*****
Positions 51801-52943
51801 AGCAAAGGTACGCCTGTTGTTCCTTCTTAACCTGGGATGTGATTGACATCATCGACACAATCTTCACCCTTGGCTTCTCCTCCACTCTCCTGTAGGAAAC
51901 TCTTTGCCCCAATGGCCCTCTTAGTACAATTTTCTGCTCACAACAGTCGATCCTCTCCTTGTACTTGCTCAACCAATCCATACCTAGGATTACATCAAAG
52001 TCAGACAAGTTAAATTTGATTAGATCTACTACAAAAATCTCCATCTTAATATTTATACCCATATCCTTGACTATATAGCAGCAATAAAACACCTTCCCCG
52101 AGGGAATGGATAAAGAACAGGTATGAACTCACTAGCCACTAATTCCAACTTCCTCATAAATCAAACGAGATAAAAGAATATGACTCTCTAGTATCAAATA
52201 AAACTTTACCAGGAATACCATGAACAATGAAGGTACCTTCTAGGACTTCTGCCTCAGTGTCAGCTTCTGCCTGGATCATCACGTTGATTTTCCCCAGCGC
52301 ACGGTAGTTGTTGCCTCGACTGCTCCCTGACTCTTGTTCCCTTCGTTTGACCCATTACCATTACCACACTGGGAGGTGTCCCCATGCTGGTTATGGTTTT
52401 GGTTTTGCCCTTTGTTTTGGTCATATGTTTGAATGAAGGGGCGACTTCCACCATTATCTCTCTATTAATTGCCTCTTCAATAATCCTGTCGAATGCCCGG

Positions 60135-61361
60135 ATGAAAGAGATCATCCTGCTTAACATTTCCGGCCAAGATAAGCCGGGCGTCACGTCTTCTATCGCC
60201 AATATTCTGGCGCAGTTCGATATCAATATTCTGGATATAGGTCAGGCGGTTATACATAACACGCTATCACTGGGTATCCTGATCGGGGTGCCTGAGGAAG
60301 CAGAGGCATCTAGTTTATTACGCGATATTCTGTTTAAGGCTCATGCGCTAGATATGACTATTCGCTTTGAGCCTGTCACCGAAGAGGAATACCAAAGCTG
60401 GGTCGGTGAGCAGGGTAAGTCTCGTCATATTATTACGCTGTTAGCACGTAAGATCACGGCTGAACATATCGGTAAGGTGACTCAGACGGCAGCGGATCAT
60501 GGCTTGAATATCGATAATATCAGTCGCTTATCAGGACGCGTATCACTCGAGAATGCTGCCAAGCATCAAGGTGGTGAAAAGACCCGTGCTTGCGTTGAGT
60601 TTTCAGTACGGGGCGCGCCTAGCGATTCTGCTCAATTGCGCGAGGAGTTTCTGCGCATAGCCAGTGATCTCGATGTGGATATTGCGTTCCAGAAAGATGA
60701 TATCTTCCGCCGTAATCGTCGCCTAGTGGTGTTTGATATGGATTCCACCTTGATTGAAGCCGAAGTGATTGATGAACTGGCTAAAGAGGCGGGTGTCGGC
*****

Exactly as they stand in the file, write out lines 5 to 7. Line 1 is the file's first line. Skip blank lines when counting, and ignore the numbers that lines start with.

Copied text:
52101 AGGGAATGGATAAAGAACAGGTATGAACTCACTAGCCACTAATTCCAACTTCCTCATAAATCAAACGAGATAAAAGAATATGACTCTCTAGTATCAAATA
52201 AAACTTTACCAGGAATACCATGAACAATGAAGGTACCTTCTAGGACTTCTGCCTCAGTGTCAGCTTCTGCCTGGATCATCACGTTGATTTTCCCCAGCGC
52301 ACGGTAGTTGTTGCCTCGACTGCTCCCTGACTCTTGTTCCCTTCGTTTGACCCATTACCATTACCACACTGGGAGGTGTCCCCATGCTGGTTATGGTTTT